Domestic Dishonesty -- the Press, Polls, and NSA "Wiretaps"

December 28th, 2005 10:09 AM

[This article was reprinted at length and with favor in "Inside Politics" in the Washington Times today (Thursday).]

A poll by Rasmussen Reports today (Wednesday) illustrates the pervasive dishonesty of the American press in dealing with the NY Times story about the National Security Agency’s (NSA) intercepts of international communications. There are both minor dishonesties and major ones in this story as first reported by the Times and later a gaggle of reports throughout the media.

The major dishonesties are demonstrated by the two questions asked in the Rasmussen poll just reported. Here’s the first, and the responses:

Should the National Security Agency be allowed to intercept telephone conversations between terrorism suspects in other countries and people living in the United States? Yes 64% No 23%
The key fact is that these conversations cross international boundaries. Many parts of the MSM persist in calling this “domestic” spying. This is a lie. These calls are international, not domestic.

Here’s the second question and the responses:

Is President Bush the first President to authorize a program for intercepting telephone conversations between terrorism suspects in other countries and people living in the United States? Yes 26% No 48%

Answers to the second question are particularly telling. Even though most of the media and all of the Democrat leaders in Congress are suggesting that these intercepts are new and unjustified by President Bush, 48% of those polled do NOT believe that Bush is the first President to authorize such efforts.

Next, the minor dishonesties: The press persist in calling these “wiretaps,” whereas they are actually electronic intercepts made by satellites and other international methods I won’t mention here. Fox News contributed mightily to this misconception by using a graphic of someone attaching a clip and wire to a telephone junction box. That image repeated the lie that these are physical intercepts within the US.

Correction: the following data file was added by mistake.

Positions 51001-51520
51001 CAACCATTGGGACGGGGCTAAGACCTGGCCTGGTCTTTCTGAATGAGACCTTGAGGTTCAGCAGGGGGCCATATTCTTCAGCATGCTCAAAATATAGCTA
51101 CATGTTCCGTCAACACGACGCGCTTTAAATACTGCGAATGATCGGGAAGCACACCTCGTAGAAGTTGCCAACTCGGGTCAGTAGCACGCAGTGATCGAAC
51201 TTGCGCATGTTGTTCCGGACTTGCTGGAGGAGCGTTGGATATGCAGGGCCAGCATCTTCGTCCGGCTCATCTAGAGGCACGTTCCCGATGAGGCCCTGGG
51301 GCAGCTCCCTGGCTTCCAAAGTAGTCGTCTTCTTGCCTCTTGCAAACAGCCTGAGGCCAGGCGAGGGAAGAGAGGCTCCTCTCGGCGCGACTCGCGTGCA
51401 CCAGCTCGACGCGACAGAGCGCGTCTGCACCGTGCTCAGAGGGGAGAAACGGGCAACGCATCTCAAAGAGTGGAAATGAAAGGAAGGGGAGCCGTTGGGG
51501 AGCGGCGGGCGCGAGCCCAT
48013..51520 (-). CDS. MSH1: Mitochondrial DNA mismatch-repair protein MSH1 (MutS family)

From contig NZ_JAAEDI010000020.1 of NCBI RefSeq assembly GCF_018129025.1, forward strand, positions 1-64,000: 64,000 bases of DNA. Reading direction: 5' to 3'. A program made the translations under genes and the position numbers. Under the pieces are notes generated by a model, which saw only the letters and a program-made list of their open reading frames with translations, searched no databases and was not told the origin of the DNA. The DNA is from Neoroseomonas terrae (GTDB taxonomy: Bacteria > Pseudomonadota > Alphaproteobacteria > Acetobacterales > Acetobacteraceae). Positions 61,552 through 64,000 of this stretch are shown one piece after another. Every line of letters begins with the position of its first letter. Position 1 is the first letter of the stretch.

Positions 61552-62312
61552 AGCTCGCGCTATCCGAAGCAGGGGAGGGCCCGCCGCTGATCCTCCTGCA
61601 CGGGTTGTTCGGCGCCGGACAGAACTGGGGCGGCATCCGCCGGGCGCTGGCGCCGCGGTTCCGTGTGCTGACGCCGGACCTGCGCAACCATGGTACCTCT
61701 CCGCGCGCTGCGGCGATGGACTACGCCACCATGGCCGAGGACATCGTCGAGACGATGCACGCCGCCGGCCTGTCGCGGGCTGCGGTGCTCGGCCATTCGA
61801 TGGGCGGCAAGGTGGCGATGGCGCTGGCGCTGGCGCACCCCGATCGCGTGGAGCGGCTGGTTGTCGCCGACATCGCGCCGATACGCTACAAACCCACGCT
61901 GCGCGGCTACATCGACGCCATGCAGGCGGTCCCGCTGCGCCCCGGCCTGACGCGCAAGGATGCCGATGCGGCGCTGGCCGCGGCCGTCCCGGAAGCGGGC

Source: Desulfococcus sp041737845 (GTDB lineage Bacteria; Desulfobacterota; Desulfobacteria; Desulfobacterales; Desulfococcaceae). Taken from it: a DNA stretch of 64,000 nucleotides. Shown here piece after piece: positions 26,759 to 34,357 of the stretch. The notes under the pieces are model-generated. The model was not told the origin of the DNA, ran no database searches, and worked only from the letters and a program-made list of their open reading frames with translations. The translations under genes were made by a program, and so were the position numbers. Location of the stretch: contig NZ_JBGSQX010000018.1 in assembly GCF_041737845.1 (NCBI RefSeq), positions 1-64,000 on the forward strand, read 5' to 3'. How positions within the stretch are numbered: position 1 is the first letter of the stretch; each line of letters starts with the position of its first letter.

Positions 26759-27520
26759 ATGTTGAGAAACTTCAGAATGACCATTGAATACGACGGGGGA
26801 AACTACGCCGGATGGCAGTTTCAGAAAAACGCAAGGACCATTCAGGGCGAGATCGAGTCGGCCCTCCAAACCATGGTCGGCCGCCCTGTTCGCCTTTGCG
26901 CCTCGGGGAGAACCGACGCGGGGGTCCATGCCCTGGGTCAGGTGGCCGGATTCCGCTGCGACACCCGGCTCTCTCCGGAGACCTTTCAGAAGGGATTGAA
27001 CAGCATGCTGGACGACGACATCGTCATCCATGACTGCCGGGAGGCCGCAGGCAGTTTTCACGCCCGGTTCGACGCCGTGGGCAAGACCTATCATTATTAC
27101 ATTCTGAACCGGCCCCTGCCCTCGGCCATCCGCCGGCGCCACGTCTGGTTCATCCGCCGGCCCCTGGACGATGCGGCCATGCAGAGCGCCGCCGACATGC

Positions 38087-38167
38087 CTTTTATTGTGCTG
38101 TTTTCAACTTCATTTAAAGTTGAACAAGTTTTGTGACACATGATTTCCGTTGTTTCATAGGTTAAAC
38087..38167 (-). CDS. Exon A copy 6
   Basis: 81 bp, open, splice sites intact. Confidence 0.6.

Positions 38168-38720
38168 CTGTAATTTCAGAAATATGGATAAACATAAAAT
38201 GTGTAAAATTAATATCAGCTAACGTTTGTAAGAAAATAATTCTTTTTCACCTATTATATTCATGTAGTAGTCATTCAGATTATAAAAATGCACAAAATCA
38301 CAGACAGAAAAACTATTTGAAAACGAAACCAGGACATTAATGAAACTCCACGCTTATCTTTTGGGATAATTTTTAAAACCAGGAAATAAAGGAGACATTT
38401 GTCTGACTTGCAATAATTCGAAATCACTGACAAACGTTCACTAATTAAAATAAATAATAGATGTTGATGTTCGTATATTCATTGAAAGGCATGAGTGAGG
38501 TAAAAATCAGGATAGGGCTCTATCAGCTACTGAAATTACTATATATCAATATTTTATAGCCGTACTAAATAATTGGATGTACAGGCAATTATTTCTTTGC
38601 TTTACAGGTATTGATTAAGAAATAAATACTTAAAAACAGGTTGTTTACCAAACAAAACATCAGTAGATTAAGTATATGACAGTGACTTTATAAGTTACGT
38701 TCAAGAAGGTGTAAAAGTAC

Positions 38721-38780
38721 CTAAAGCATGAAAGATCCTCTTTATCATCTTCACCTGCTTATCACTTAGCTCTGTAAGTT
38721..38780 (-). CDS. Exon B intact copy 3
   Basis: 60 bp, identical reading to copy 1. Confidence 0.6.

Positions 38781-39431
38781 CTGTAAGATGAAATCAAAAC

Other minor lies include the idea that this is new. The blogosphere has thoroughly reported the Executive Orders of both President Carter and President Clinton, approving such intelligence efforts, and the five court decisions approving such efforts, one by the Supreme Court and one by the FISA Court itself. Note the wide coverage of Judge Robertson who resigned from the FISA Court, but not from the federal bench, while failing to report his highly partisan history and the fact that the whole FISA Court disagrees with his opinion. Judge Robertson was appointed by President Clinton, and is known for dismissing without trial a number of charges against Clinton Administration officials.

It is impressive that a majority of the American people understand this issue correctly, in the teeth of pervasive dishonesty by the press in covering this story. If the story were reported honestly, opposition to these efforts by President Bush in this war would probably decline to a number amounting to the NY Times, its reporters, its editors, and its unreconstructed readers.